Can an ecosystem service approach strengthen river conservation?
Worldwide efforts to conserve river ecosystems are failing, and new approaches for stronger conservation planning are required. This is the underlying context of a new editorial ‘Rebalancing the philosophy of river conservation’ by Mars scientist Steve Ormerod in Aquatic Conservation Marine and Freshwater Ecosystems. Ormerod suggests that the ecosystem service approach can offer a valuable addition to current river conservation strategies, potentially providing convincing new arguments to help halt freshwater biodiversity loss.
Growing human populations are putting increasing pressure on freshwater ecosystems globally: altering and fragmenting river flows; abstracting water for agriculture, sanitation and drinking; and releasing unprecedented amounts of pollutants into freshwaters. As David Strayer and David Dudgeon outlined in a 2010 paper, despite freshwater ecosystems occupying less than 1% of the Earth’s surface, they support around 10% of all known global species.
As well as being hotspots for biodiversity, freshwaters are often focal points for human development, the negative effects of which – pollution, overfishing, flow fragmentation – mean that freshwater species are more threatened than those in marine or land environments. Many key threats to freshwater ecosystems are generated at the river catchment scale, where the interactions (and potential intensifications) of ecological stresses caused by pollutants from agricultural and urban development are not fully understood (as Ormerod previously wrote in 2010).
However, the picture isn’t necessarily bleak. In this new editorial, Ormerod argues that the ecosystem services approach to managing nature – where the benefits provided by an ecosystem are valued in explicitly human terms rather than on an ethical basis – has the potential to strengthen and reinvigorate river conservation management.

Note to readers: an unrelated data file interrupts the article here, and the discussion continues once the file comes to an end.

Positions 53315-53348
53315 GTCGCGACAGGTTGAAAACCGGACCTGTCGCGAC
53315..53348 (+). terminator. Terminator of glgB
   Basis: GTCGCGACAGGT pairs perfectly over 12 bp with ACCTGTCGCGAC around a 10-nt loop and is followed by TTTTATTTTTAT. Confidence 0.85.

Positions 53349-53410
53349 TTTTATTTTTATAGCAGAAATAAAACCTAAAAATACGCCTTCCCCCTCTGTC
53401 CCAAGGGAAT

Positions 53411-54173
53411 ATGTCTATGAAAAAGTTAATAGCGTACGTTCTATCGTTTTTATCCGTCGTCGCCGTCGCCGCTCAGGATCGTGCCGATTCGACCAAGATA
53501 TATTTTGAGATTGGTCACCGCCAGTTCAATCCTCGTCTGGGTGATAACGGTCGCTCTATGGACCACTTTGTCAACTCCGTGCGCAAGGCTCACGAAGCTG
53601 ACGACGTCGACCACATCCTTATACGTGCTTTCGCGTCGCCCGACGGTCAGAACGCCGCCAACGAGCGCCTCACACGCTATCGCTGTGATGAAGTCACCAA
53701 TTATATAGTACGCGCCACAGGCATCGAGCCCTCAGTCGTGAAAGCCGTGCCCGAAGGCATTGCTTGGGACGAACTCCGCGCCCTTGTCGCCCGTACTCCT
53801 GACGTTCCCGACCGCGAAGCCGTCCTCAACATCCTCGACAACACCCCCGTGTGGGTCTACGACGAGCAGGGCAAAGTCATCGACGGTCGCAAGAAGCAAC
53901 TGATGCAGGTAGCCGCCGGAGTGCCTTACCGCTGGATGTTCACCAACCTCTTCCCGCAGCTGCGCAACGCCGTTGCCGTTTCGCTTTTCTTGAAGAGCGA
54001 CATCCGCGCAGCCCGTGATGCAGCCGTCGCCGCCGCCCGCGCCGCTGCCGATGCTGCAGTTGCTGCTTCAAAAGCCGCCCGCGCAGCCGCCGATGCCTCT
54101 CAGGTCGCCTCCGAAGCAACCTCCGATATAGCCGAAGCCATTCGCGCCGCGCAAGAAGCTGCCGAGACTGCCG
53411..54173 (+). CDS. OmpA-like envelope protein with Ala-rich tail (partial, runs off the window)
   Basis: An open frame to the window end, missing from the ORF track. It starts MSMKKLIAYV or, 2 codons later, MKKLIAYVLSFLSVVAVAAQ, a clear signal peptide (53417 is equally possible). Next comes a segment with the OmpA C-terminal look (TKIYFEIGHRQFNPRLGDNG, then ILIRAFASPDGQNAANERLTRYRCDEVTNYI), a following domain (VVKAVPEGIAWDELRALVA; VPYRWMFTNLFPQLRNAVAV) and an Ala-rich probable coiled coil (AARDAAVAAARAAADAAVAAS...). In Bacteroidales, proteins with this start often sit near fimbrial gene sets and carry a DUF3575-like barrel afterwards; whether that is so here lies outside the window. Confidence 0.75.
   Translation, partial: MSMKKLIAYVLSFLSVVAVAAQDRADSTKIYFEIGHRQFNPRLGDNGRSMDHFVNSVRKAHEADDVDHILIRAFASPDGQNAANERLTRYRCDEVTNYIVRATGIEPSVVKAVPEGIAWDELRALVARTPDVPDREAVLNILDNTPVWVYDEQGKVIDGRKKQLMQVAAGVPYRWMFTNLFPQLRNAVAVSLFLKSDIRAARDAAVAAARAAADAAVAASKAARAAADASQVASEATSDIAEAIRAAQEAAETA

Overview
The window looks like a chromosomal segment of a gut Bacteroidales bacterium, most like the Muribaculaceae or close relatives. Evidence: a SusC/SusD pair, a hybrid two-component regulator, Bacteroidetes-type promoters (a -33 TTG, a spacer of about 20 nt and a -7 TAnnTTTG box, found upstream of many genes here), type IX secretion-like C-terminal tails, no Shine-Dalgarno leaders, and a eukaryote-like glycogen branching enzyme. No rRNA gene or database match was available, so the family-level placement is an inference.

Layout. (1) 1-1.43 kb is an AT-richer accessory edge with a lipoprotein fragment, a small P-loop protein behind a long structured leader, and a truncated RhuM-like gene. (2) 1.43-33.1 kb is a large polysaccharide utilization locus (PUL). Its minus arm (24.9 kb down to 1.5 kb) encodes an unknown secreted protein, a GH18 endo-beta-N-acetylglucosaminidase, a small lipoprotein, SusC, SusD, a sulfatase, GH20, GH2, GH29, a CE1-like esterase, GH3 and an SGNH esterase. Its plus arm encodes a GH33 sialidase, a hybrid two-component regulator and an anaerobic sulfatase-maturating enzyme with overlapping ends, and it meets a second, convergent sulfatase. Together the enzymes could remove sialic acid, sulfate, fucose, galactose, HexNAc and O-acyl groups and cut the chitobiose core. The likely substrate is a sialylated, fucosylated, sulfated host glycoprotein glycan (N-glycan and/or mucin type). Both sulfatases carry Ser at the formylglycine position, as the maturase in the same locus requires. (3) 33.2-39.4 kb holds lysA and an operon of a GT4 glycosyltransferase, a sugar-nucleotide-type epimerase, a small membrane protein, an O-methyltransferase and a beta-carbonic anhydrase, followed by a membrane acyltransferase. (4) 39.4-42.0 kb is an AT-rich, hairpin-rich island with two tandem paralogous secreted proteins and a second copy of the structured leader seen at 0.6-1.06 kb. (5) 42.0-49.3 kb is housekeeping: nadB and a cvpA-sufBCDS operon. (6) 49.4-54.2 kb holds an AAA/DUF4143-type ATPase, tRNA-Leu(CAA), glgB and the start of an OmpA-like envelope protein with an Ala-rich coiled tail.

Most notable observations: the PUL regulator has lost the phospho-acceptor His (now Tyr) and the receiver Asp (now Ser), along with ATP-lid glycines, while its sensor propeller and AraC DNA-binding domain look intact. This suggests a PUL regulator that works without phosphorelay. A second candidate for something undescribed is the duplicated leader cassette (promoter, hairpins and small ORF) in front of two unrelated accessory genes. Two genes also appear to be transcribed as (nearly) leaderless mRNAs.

The basis of the ecosystem service argument is that well-functioning ecosystems are fundamental to human livelihoods. However, many ecosystem services – food and fuel production, flood regulation and water supply to name a few – are undervalued, or regarded as ‘public goods’, by the models that structure global economic development.
In this context, ecosystem services are framed by some conservationists as a powerful means of convincing people, institutions and governments of the value of the natural world under the logic of economic and social self-interest. In other words, I might be motivated to conserve nature, not necessarily because of any ethical arguments, but because of the benefits nature provides to me and my livelihood. As a result, the approach has gained traction to become one of the dominant themes of conservation policy in recent years.
Ormerod suggests that this ‘enlightened self-interest’ is likely to provide a stronger basis for both citizens and policy makers to become more motivated to conserve rivers. This approach may have the potential to provide common ground for individuals and institutions across catchments and river basins to collaborate in planning conservation, a particularly valuable asset given the numerous competing concerns of stakeholders along a river’s course.